Dutch banks impose limits on executive bonuses
As of 1 January, Dutch banking executives’ bonuses will not exceed their annual salaries and may have to be returned if the bank is in financial woes.The Hague – Dutch banks imposed limits on executive bonuses and salaries on Wednesday in what the finance minister said could be a model for countries facing public anger over pay ahead of a G20 summit.
According to a banking code published by the Netherlands Bankers' Association (NVB), banking executives in the Netherlands will from 1 January have bonuses limited so as to not exceed their annual salaries.
Salaries will have to be below a median figure for comparable jobs, bonuses may have to be returned if the bank runs into trouble and dismissal pay cannot be higher than a year's salary, the new code said.
Executive board members will also be prevented from exercising stock options within three years of receiving them.
Dutch Finance Minister Wouter Bos hailed the new rules as "a unique step in the world" and his office said the minister would bring the code to the G20 summit in Pittsburgh later this month as an example of what can be done.
The Netherlands is not formally a member of the Group of 20 leading developed and developing economies but has recently been invited to attend meetings.
"It is an important and good step on the road to repairing trust in the financial sector," said the minister, adding: "The code (puts) an end to bad practices at banks."
Seven European countries including the Netherlands have called for strict rules on bank bonuses ahead of the G20 summit set to discuss ways of putting the world economy to rights as it recovers from the worst slump in decades.
Britain and the United States, home to massive financial markets, oppose proposals for a mandatory bonus cap on bankers.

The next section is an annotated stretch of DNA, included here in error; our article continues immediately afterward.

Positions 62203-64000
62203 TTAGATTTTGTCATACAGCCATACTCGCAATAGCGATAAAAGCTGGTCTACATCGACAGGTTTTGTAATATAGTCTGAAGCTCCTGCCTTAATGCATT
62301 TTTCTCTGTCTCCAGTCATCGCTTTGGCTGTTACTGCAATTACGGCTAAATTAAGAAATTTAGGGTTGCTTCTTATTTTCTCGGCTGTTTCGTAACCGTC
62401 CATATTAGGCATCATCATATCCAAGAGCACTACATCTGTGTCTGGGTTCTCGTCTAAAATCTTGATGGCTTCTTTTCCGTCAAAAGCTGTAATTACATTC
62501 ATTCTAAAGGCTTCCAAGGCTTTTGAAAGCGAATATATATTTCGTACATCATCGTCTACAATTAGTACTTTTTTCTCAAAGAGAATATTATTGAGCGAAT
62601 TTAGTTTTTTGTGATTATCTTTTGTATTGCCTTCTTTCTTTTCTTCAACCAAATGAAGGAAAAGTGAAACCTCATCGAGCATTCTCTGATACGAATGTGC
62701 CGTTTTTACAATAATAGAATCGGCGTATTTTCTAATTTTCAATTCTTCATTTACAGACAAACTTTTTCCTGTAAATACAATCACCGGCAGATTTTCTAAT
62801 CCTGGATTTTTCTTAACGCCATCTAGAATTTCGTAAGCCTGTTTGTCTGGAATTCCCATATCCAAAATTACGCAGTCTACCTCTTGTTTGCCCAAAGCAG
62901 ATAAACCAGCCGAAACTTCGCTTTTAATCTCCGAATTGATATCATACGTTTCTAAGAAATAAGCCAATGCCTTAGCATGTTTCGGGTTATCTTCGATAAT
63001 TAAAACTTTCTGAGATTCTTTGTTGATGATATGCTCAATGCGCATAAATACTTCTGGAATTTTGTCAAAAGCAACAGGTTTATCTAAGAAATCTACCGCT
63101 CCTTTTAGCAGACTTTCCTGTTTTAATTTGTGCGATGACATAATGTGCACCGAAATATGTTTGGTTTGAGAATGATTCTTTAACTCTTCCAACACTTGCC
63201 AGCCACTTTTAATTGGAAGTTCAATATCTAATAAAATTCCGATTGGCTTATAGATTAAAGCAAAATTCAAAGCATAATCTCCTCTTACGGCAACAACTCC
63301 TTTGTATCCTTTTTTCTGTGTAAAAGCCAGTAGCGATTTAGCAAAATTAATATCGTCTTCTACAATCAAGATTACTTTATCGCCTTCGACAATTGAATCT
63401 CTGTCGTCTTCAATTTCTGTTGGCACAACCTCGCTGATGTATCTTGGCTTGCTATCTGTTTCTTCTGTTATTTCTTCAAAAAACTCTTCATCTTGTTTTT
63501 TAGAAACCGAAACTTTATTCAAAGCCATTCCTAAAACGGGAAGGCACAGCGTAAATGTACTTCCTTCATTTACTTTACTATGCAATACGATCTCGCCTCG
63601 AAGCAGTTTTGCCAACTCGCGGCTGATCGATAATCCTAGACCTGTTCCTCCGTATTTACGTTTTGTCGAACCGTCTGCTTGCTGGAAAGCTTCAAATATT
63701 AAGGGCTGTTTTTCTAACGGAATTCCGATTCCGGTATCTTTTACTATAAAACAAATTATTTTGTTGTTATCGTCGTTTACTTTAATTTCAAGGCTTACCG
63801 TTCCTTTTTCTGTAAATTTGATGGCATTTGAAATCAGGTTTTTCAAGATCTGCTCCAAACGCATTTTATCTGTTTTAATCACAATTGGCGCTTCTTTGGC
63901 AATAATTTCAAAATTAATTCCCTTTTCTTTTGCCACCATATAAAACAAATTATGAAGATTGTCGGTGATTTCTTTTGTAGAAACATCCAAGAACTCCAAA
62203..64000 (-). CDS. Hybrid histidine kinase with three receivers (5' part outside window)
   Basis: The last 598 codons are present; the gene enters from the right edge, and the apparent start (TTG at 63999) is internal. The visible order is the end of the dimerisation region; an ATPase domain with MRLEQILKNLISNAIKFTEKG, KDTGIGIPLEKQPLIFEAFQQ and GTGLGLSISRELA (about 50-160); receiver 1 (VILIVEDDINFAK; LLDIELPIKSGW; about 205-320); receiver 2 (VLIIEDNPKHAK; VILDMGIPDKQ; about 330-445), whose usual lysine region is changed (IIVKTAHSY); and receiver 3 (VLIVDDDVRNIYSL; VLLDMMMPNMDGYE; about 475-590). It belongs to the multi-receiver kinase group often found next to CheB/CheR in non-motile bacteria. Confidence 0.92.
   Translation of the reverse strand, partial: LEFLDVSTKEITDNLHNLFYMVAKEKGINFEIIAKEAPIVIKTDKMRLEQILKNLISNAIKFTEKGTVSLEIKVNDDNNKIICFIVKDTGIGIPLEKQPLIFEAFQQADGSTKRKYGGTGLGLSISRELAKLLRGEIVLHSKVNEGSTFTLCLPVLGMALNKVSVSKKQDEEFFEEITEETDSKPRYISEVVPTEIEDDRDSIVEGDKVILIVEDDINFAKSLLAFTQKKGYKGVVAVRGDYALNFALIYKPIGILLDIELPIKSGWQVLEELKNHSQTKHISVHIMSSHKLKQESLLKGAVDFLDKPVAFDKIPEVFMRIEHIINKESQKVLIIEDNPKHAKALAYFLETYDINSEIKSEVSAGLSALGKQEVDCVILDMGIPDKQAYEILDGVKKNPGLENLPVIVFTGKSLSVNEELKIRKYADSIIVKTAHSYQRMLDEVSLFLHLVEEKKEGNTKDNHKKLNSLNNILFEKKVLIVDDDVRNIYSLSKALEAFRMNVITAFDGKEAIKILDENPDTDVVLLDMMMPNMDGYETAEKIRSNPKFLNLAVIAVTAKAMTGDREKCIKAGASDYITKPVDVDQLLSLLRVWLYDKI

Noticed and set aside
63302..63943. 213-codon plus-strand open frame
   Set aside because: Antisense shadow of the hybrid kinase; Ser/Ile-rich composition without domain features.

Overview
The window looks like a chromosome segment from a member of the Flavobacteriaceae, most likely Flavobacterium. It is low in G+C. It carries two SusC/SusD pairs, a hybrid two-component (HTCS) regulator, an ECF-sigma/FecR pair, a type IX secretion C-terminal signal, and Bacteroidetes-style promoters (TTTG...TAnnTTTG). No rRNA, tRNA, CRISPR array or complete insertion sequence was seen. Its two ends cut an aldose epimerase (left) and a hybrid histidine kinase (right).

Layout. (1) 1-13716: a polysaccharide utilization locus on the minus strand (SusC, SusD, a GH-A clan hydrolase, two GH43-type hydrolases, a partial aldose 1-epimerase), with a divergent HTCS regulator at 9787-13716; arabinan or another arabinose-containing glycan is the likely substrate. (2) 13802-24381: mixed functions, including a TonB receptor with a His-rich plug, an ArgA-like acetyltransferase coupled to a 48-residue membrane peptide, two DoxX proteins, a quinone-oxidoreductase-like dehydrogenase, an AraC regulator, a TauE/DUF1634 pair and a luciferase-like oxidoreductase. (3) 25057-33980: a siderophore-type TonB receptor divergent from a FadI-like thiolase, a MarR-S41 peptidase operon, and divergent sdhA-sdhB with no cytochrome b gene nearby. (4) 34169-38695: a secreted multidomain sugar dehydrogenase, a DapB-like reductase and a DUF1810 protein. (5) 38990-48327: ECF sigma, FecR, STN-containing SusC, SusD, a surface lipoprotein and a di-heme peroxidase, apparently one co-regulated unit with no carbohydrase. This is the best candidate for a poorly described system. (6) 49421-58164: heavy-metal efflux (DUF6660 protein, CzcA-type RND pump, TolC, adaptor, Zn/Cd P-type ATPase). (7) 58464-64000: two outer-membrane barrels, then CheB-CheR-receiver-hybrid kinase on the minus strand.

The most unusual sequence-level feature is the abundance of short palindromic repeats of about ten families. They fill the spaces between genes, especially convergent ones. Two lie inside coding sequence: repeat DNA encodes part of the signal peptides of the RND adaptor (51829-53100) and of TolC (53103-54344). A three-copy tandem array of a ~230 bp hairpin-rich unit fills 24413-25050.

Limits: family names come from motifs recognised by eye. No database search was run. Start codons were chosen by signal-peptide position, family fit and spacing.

Many have blamed an irresponsible bonus culture for encouraging the reckless risk-taking at the heart of the global financial crisis.
The NVB said its code "puts Dutch banks ahead in the international discussions over remuneration in the financial sector."
The code was voluntarily adopted by all 90 member banks, both local and international, which will have to report on compliance in their annual reports although they face no penalties for non-adherence, it added.
Compliance will be measured by an independent committee.
The code is set to be incorporated in financial oversight legislation being amended by parliament to curb excessive bonuses.
Banking labour union De Unie welcomed the move as "better late than never”.
"Why did the banks wait so long?" while ordinary bank staff bore the brunt of the fallout, it asked.
The new code requires members to sign an ethical declaration which states, among other things, that "I will perform my duties as a banker with integrity and care".
"It is good, in times like these, that banks take such steps," Martijn Pols, a spokesman for the AFM financial services watchdog told AFP.
"It may help to improve on things that went wrong in the past."
Pols said that such rules should, however, not be limited to executives.
"People who work with clients should also not be exposed to financial incentives that could make them act to the detriment of clients."
Economist Siert Jan Vos said the banks were driven by a desire to stay one step ahead of Minister Bos, who has made it clear that he would impose bonus caps one way or another since spending billions of euros to prevent banks failing at the height of the crisis.
"I am not sure there will be many real benefits," said Vos. "It concerns such a small group of people. Thousands of other middle-managers also earn massive bonuses."
AFP / Expatica